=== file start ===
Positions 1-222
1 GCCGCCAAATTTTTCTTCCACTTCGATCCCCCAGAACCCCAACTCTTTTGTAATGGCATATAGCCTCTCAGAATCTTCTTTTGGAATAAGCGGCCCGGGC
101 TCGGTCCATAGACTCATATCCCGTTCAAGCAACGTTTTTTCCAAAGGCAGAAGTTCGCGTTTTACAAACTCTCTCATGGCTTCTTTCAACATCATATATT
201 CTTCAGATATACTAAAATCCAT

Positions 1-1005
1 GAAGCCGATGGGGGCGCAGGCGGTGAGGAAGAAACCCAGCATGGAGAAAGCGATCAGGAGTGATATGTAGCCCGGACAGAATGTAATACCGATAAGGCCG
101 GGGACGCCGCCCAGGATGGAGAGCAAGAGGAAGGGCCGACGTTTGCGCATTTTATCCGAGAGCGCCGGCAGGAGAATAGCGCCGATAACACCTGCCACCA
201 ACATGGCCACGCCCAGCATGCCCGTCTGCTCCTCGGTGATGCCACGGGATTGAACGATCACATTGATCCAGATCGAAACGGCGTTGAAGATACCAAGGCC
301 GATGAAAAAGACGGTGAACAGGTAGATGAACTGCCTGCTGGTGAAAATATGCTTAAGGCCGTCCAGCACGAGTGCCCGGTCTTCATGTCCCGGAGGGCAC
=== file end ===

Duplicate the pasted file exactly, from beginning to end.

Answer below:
Positions 1-222
1 GCCGCCAAATTTTTCTTCCACTTCGATCCCCCAGAACCCCAACTCTTTTGTAATGGCATATAGCCTCTCAGAATCTTCTTTTGGAATAAGCGGCCCGGGC
101 TCGGTCCATAGACTCATATCCCGTTCAAGCAACGTTTTTTCCAAAGGCAGAAGTTCGCGTTTTACAAACTCTCTCATGGCTTCTTTCAACATCATATATT
201 CTTCAGATATACTAAAATCCAT

Positions 1-1005
1 GAAGCCGATGGGGGCGCAGGCGGTGAGGAAGAAACCCAGCATGGAGAAAGCGATCAGGAGTGATATGTAGCCCGGACAGAATGTAATACCGATAAGGCCG
101 GGGACGCCGCCCAGGATGGAGAGCAAGAGGAAGGGCCGACGTTTGCGCATTTTATCCGAGAGCGCCGGCAGGAGAATAGCGCCGATAACACCTGCCACCA
201 ACATGGCCACGCCCAGCATGCCCGTCTGCTCCTCGGTGATGCCACGGGATTGAACGATCACATTGATCCAGATCGAAACGGCGTTGAAGATACCAAGGCC
301 GATGAAAAAGACGGTGAACAGGTAGATGAACTGCCTGCTGGTGAAAATATGCTTAAGGCCGTCCAGCACGAGTGCCCGGTCTTCATGTCCCGGAGGGCAC